https://www.readbyqxmd.com/read/28584870/the-inventory-as-a-core-element-in-the-further-development-of-the-science-curriculum-in-the-mannheim-reformed-curriculum-of-medicine
#13
Julia Eckel, Katrin Schüttpelz-Brauns, Thomas Miethke, Alexandra Rolletschek, Harald M Fritz
Introduction: The German Council of Science and Humanities as well as a number of medical professional associations support the strengthening of scientific competences by developing longitudinal curricula for teaching scientific competences in the undergraduate medical education. The National Competence Based Catalogue of Learning Objectives for Undergraduate Medical Education (NKLM) has also defined medical scientific skills as learning objectives in addition to the role of the scholar. The development of the Mannheim science curriculum started with a systematic inventory of the teaching of scientific competences in the Mannheim Reformed Curriculum of Medicine (MaReCuM)...
2017: GMS Journal for Medical Education
https://www.readbyqxmd.com/read/28582684/compounding-as-abstract-operation-in-semantic-space-investigating-relational-effects-through-a-large-scale-data-driven-computational-model
#14
Marco Marelli, Christina L Gagné, Thomas L Spalding
In many languages, compounding is a fundamental process for the generation of novel words. When this process is productive (as, e.g., in English), native speakers can juxtapose two words to create novel compounds that can be readily understood by other speakers. The present paper proposes a large-scale, data-driven computational system for compound semantic processing based on distributional semantics, the CAOSS model (Compounding as Abstract Operation in Semantic Space). In CAOSS, word meanings are represented as vectors encoding their lexical co-occurrences in a reference corpus...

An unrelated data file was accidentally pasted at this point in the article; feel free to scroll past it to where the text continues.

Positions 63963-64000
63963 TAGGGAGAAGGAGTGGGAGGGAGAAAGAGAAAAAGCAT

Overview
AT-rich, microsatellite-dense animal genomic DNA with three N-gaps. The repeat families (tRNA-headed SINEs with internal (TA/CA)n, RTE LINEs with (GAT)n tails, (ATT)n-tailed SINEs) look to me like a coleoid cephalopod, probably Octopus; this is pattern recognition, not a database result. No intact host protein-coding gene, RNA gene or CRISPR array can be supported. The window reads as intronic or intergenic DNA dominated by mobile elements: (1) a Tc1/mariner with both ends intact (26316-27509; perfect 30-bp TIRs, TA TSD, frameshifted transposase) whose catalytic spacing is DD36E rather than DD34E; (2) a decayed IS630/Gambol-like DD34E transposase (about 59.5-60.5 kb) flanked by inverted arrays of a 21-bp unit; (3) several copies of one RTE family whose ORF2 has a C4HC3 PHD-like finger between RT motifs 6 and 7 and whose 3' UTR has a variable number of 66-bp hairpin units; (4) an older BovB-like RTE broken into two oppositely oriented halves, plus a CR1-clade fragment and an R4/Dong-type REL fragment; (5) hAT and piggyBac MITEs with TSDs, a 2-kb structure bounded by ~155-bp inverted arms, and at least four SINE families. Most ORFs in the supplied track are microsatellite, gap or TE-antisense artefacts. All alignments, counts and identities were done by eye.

June 2, 2017: Cognition
https://www.readbyqxmd.com/read/28580526/deformable-appearance-pyramids-for-anatomy-representation-landmark-detection-and-pathology-classification
#15
Qiang Zhang, Abhir Bhalerao, Charles Hutchinson
PURPOSE: Representation of anatomy appearance is one of the key problems in medical image analysis. An appearance model represents the anatomies with parametric forms, which are then vectorised for prior learning, segmentation and classification tasks. METHODS: We propose a part-based parametric appearance model we refer to as a deformable appearance pyramid (DAP). The parts are delineated by multi-scale local feature pyramids extracted from an image pyramid. Each anatomy is represented by an appearance pyramid, with the variability within a population approximated by local translations of the multi-scale parts and linear appearance variations in the assembly of the parts...
June 3, 2017: International Journal of Computer Assisted Radiology and Surgery
https://www.readbyqxmd.com/read/28577488/motor-imagery-based-implicit-sequence-learning-depends-on-the-formation-of-stimulus-response-associations
#16
Sarah N Kraeutner, Theresa C Gaughan, Sarah N Eppler, Shaun G Boe
Implicit sequence learning (ISL) occurs without conscious awareness and is critical for skill acquisition. The extent to which ISL occurs is a function of exposure (i.e., total training time and/or sequence to noise ratio) to a repeated sequence, and thus the cognitive mechanism underlying ISL is the formation of stimulus-response associations. As the majority of ISL studies employ paradigms whereby individuals unknowingly physically practice a repeated sequence, the cognitive mechanism underlying ISL through motor imagery (MI), the mental rehearsal of movement, remains unknown...